Transneft Pushes for Pipe to Persian Gulf

ALMATY, Kazakhstan — Oil pipeline monopoly Transneft is stepping up its efforts to develop a pipeline route across former Soviet Central Asia and Iran to the Persian Gulf, company chief Semyon Vainshtok said Friday.

Vainshtok was speaking in the Kazakh commercial capital, Almaty, on a brief visit to meet local oil companies.

"As far as the route from Omsk through Pavlodar, Chimkent, Chardzhou and Neka to Tehran is concerned, we are now completing work on establishing this route with [Kazakh state oil company] Kazakhoil," Vainshtok told reporters.

"We have completed a technical audit of the status of the whole length of the existing pipeline system, with the exception of the stretch in Turkmenistan, where this work is still under way," he added.

He said the outlook was very favorable for delivering Russian and Central Asian crude to Tehran and receiving Iranian oil under a swap system at the Gulf.

He put the rise in Russian crude output at around 20 million tons per year (400,000 barrels per day) and said that "today the need for a new export route has become a reality."

"We are looking very seriously at the question of diversifying export routes. We are going to the Baltic, and we are actively working on the Adriatic route with the possibility of exporting through the deep water port of Omisalj in Croatia."

He said Transneft's first priority was to use the new Baltic Pipeline System, due to come onstream in December, which will connect fields in northern Russia with a new terminal under construction at Primorsk on the Gulf of Finland.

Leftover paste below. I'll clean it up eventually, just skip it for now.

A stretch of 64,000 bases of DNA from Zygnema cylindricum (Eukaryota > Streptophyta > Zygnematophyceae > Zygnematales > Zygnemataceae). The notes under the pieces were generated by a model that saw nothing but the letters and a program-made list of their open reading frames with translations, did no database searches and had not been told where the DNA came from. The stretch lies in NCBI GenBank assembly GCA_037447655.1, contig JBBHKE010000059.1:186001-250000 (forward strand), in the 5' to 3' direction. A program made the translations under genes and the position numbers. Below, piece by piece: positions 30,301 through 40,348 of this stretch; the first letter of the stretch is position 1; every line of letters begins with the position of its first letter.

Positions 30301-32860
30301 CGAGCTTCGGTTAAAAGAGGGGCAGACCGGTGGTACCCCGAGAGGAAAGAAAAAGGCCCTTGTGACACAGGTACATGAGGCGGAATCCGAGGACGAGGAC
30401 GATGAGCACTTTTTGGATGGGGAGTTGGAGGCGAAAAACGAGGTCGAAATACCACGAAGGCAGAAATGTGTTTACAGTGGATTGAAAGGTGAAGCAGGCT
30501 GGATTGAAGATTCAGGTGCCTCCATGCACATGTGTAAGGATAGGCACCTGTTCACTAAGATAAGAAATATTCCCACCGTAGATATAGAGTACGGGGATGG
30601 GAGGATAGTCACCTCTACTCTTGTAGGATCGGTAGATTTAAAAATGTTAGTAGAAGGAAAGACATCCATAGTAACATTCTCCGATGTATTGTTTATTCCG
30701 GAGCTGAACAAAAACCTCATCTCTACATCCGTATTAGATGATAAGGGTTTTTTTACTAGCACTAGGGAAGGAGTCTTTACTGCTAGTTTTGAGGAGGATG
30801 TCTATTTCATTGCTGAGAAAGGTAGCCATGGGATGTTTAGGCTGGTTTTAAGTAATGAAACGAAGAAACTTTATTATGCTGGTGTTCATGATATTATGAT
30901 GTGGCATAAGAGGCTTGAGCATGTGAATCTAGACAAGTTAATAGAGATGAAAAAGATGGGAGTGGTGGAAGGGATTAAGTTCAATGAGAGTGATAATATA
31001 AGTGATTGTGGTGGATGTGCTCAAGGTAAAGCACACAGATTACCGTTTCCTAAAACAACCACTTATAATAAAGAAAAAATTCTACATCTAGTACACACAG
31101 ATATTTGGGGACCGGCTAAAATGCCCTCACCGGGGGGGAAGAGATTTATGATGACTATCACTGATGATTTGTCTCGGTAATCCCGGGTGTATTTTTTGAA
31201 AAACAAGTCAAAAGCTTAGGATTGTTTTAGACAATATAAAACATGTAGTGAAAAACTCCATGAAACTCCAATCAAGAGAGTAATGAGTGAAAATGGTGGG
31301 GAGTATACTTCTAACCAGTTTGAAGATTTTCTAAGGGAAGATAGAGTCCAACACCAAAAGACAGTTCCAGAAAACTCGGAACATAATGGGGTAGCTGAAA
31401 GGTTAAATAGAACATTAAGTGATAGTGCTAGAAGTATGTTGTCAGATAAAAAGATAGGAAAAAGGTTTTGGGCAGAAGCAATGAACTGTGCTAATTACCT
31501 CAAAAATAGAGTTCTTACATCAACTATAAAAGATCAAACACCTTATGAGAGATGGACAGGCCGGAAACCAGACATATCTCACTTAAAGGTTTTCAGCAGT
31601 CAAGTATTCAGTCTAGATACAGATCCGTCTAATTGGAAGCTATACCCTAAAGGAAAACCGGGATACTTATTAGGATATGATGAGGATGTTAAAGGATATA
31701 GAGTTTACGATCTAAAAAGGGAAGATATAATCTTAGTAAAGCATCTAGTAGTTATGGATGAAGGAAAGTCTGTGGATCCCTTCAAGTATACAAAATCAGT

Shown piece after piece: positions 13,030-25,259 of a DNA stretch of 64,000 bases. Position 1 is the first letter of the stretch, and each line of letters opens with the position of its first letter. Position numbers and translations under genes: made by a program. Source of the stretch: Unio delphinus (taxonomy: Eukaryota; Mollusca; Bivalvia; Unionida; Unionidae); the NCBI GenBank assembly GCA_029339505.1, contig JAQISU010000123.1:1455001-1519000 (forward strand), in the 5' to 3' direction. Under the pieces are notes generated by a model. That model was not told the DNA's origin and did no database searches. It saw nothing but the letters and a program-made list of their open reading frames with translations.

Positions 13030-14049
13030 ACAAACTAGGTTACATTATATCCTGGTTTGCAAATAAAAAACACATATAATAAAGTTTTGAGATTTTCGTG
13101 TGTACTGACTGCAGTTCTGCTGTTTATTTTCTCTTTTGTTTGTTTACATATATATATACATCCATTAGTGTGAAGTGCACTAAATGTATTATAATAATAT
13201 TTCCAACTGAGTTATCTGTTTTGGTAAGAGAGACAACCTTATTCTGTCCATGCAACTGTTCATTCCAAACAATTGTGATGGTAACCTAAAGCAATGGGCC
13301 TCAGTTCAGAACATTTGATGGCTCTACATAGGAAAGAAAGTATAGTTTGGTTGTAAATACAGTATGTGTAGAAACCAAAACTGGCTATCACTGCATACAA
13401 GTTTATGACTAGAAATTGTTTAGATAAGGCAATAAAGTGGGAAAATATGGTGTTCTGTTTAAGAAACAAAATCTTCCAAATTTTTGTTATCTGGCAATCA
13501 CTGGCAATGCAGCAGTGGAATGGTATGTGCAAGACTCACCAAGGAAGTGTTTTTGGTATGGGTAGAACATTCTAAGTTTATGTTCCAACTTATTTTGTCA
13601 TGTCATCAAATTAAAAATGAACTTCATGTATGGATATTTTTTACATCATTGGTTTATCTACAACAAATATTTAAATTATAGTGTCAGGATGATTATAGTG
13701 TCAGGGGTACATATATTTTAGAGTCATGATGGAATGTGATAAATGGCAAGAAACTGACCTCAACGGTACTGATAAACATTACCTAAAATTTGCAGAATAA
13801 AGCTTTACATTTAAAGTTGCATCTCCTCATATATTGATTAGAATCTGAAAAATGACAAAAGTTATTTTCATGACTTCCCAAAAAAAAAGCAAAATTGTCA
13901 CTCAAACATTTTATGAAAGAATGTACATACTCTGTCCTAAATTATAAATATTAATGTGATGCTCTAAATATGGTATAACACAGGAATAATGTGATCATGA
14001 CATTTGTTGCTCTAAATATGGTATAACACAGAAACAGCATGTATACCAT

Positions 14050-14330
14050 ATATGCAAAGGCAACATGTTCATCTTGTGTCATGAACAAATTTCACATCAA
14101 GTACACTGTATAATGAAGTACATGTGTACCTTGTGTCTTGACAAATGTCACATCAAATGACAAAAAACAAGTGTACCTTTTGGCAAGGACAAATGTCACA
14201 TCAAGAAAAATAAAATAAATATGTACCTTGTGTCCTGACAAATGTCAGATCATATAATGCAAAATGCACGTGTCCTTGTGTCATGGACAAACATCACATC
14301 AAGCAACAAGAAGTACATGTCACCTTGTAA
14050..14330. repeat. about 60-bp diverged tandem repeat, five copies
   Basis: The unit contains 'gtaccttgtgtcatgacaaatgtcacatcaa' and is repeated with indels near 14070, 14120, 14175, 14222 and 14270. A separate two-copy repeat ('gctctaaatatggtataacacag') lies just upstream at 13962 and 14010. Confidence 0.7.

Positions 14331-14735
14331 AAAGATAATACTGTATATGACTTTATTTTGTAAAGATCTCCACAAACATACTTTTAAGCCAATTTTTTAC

Its initial capacity will be 12 million tons per year, of which Vainshtok said 5 million tons could be Kazakh crude.

He added that Kazakhstan, as a growing crude producer, was of great interest to Transneft. Crude output is expected to exceed 40 million tons this year (800,000 bpd), and with gas condensate the total could reach over 950,000 bpd.

Much of this now goes through Transneft's system, with capacity on a pipeline from Kazakhstan's oil capital, Atyrau, to Samara on the Volga in Russia rising to 15 million tons per year (300,000 bpd).

But there are plenty of other contenders. On Aug. 6, a new line built by the Caspian Pipeline Consortium will be formally opened at the Russian Black Sea port of Novorossiisk.

This line, with an initial capacity of 560,000 bpd, will be the first to deliver Kazakh crude direct to world markets.

Another route, from Baku in Azerbaijan to Ceyhan on the Turkish Mediterranean, is receiving massive backing from the U.S. government and has the support of BP, which is developing the Azeri fields that will initially feed the line.

At the same time, France's TotalFinaElf is working on its own study of a line crossing Iran. But Vainshtok was at pains to point out that Transneft would be able to handle larger volumes of Kazakh crude.

"We confirm today that all volumes handed over by Kazakhstan for transit through Russia, Russia will accept."